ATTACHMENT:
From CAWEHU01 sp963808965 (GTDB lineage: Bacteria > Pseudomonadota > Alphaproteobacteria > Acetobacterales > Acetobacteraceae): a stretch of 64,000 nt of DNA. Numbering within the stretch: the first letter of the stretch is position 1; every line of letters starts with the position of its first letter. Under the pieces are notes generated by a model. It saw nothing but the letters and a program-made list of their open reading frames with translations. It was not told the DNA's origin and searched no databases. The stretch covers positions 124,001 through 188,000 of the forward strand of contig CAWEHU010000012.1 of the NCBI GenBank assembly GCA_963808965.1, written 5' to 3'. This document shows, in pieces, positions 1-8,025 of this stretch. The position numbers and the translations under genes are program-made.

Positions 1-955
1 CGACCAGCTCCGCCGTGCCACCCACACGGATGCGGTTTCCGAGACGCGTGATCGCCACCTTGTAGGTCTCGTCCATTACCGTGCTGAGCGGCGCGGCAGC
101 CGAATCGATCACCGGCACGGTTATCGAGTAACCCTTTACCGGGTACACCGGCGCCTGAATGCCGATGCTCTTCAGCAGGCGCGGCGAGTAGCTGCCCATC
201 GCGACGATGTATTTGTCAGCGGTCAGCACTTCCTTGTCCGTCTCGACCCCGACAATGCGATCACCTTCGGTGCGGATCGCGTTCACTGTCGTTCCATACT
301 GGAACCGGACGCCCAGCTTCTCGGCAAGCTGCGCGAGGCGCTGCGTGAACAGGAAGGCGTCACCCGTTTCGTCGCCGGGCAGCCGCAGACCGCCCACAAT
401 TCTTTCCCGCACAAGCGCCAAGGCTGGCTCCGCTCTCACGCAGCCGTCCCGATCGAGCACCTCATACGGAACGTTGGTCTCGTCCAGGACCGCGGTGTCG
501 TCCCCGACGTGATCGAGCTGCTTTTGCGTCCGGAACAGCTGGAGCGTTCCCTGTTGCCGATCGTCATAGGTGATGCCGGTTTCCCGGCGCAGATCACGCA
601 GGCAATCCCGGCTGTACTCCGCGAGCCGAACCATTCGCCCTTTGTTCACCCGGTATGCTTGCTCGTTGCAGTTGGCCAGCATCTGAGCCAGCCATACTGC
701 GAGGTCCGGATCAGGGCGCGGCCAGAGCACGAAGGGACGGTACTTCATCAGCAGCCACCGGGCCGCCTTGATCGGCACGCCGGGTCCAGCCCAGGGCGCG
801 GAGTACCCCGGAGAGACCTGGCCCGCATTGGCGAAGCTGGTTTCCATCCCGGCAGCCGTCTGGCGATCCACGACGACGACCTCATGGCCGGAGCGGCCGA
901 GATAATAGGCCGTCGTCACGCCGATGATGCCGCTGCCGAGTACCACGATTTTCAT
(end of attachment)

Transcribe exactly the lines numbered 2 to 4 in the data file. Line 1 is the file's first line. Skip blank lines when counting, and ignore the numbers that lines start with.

Positions 1-955
1 CGACCAGCTCCGCCGTGCCACCCACACGGATGCGGTTTCCGAGACGCGTGATCGCCACCTTGTAGGTCTCGTCCATTACCGTGCTGAGCGGCGCGGCAGC
101 CGAATCGATCACCGGCACGGTTATCGAGTAACCCTTTACCGGGTACACCGGCGCCTGAATGCCGATGCTCTTCAGCAGGCGCGGCGAGTAGCTGCCCATC